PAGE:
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Preservationists seek injunction to stop work on Maid of the Mist facility

NIAGARA FALLS – Construction on the Maid of the Mist’s new boat dock and storage facility in the Niagara Gorge went on in the rain Monday, while the fight to halt the work is continuing in court.

The Niagara Preservation Coalition has asked the Appellate Division of State Supreme Court to issue an injunction to stop the work on the $32 million project because items it describes as “significant historic building remnants” were recently photographed being removed from the site.

The group also says the New York Power Authority has not followed its own guidelines for how to proceed when “unanticipated” items are found.

The coalition, which has previously tried to get the courts to stop work at the site, will have its petition heard by a panel of judges in Rochester next Monday, Linda R. Shaw, the group’s attorney, said in an email.

Monday is the last day the judges hear motions before their summer break, Shaw said, and the panel won’t return to hear cases again until September, but it can issue written rulings anytime.

The Maid of the Mist Corp. is building its dock and storage facility on the site of the former Schoellkopf Power Station, most of which was destroyed in 1956 when part of the gorge wall collapsed on top of it. The new dock is critical to the future of Maid of the Mist, which lost its winter docking area on the Canadian side last year when Canadian authorities chose another company to operate boats from its shore.

Since late March, workers have uncovered 10 to 12 small items from the site, including old tools, that date back to the days when the Schoellkopf plant was in operation. Such items are being stored at a Power Authority warehouse, state officials said. How significant they are and how to tell the larger story of the historical site for visitors has not been decided, said Robert F. Panepinto, the Power Authority’s cultural resources specialist.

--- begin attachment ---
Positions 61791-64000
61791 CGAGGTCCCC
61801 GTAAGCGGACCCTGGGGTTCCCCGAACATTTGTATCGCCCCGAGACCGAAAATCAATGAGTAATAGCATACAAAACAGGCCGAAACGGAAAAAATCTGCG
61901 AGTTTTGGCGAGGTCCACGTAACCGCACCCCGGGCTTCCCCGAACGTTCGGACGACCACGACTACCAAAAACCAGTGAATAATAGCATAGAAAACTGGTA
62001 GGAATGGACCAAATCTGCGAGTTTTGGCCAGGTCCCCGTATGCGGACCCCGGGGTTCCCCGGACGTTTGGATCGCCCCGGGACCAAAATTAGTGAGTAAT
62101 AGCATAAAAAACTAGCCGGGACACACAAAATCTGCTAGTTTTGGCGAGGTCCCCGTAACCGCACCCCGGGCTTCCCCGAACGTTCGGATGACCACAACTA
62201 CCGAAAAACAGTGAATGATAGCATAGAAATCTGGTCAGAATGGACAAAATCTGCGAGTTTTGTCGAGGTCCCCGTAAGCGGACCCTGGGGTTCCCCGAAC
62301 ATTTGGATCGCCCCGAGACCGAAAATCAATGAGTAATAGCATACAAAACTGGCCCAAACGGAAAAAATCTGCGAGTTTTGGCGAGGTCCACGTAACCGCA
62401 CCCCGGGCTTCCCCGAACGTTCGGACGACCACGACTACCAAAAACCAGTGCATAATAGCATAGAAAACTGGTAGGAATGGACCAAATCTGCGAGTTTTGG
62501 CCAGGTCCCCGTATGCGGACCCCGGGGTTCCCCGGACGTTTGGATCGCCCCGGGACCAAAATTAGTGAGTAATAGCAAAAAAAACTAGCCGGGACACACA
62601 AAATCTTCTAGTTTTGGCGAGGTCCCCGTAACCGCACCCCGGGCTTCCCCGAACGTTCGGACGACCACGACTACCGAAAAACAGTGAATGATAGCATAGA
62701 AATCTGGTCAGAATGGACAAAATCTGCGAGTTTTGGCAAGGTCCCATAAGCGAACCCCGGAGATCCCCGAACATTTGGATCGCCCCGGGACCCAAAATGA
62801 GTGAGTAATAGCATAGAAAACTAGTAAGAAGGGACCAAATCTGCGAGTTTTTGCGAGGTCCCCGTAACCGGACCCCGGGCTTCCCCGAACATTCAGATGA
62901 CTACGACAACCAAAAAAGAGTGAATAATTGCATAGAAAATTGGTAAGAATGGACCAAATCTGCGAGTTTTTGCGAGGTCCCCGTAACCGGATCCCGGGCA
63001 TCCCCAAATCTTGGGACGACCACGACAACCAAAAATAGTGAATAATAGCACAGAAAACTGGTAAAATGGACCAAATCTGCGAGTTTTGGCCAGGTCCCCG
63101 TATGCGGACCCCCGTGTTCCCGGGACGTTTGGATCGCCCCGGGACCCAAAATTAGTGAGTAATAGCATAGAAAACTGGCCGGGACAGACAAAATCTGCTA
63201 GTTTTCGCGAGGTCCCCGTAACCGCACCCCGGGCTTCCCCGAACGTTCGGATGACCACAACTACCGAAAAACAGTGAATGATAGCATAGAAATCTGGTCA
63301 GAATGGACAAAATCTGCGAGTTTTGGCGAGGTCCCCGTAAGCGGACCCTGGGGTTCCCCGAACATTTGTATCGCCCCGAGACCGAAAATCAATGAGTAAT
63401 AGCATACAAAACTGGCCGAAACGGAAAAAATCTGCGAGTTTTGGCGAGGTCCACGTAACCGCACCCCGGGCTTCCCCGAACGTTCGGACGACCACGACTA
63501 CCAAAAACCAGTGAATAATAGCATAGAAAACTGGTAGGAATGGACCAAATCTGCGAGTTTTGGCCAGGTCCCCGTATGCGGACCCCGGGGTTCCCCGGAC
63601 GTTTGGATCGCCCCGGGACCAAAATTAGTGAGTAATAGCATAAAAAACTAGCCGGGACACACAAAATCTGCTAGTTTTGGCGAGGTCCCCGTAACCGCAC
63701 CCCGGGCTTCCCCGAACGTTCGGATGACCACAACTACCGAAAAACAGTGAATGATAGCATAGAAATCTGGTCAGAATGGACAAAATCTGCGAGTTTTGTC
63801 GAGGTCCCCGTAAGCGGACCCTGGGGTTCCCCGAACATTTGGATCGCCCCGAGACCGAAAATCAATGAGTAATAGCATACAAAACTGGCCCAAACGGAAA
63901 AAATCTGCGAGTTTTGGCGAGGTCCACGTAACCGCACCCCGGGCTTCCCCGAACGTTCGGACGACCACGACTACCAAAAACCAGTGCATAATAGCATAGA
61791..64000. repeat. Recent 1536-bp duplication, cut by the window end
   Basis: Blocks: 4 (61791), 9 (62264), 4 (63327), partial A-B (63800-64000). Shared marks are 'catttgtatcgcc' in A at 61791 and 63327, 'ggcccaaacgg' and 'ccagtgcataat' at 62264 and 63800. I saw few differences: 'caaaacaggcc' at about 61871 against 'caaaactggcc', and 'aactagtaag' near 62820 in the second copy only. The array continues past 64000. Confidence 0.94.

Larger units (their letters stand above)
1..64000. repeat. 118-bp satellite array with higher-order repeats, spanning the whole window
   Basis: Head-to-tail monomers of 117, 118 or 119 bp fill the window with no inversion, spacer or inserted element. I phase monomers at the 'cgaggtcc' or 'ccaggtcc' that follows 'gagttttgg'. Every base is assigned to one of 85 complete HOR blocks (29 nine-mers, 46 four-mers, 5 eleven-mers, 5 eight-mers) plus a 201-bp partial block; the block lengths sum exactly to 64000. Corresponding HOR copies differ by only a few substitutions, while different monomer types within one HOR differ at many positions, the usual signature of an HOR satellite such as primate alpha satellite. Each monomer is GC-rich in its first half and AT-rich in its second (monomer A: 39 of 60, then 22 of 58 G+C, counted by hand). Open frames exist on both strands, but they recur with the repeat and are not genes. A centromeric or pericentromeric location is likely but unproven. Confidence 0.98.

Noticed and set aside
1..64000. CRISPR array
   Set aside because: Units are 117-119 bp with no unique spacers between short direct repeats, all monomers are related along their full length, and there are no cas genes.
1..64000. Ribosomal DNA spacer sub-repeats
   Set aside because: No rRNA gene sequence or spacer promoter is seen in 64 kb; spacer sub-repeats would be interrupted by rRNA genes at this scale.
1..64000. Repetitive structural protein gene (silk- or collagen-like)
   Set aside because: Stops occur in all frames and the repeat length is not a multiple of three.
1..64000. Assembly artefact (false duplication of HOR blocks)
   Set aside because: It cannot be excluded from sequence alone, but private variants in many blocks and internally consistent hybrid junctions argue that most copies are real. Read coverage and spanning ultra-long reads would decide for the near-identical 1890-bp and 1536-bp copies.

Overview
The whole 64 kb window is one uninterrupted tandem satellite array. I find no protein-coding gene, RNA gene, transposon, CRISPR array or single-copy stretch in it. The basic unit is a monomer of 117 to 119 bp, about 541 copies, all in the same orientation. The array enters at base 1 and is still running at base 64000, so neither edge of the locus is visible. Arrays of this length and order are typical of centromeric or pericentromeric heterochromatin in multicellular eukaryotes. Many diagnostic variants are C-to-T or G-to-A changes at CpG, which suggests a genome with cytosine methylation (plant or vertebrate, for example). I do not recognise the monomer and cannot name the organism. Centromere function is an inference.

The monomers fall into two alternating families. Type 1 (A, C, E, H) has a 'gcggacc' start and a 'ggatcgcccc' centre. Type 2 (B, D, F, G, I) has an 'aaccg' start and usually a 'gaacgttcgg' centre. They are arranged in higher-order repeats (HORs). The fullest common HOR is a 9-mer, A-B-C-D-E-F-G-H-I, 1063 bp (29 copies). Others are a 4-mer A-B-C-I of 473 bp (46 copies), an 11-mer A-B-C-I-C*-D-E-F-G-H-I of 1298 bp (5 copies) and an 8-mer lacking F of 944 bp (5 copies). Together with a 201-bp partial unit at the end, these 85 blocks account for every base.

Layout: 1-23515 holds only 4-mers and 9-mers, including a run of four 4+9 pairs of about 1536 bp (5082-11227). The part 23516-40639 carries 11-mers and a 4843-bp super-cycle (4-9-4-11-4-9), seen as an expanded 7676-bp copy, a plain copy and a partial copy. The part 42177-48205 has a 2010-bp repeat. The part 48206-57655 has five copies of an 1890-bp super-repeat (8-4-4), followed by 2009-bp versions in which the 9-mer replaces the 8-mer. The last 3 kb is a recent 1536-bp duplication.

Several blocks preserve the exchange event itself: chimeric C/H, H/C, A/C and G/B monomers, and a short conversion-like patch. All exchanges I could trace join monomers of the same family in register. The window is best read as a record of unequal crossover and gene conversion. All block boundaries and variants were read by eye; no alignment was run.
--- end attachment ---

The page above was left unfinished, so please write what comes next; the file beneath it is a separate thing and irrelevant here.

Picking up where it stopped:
The site, which is owned by the Power Authority and located just north of the Rainbow Bridge, was added to the National Register of Historic Places in February. “How do we tell the story of what happened here?” is the underlying question, Panepinto said, and the answer may include doing some interpretation down in the gorge or up above it.

The State Historic Preservation Office has already stated there will be a minimum of three interpretive panels at the site, he said, and one potential site for interpretation includes an area where one of the turbines from building 3B is buried, with the top of it sticking out of the rubble.

State officials, including representatives of the Power Authority and the state Office of Parks, Recreation and Historic Preservation, escorted reporters on viewings Monday, both from the river level and above, near the Gorge Discovery Center.

Construction of the boat storage facility is about 20 percent complete, said Vinny Jowdy, project manager for LP Ciminelli.

While the project won’t be done until next year, the critical portion needed to remove the boats from the water must be done by November, Jowdy said.

A building of roughly 2,500 square feet is planned for the gorge site and will include restrooms and office space. The overall site is less than 2 acres in size, Jowdy said.

Some of the site preparation that has been completed or is ongoing includes:

• Scaling of the gorge wall to remove loose rock.

• Removal of some trees and brush.

• Installation of a temporary elevator.

• Some soil that was put onto the site sometime between 1961 and 1976 is being moved to help the grade of the site.

Work still planned includes:

• Rehabilitating the original power station elevator, which will be used to transport people down to and up from the gorge facility.

• Installing a permanent marine crane to raise and lower the Maid’s boats before and after winter.

• Cleaning up existing hiking trails on the north side of the site.

The construction is being funded by the Maid of the Mist, which will turn over the facility to the state once completed, officials said.

On April 5, the Niagara Preservation Coalition, headed by Louis Ricciuti, an area environmentalist, obtained a temporary restraining order that halted construction at the site; that order was removed by a judge April 11.

Last year, after Maid of the Mist Corp. lost the rights to provide boat tours on the Canadian side to Hornblower Cruises of California, Gov. Andrew M. Cuomo announced an amendment to the Maid’s contract with the state that officials have said would allow the company to continue operating on the American side.

An ongoing lawsuit is challenging the state’s award of a no-bid contract to the Maid for those boat tours.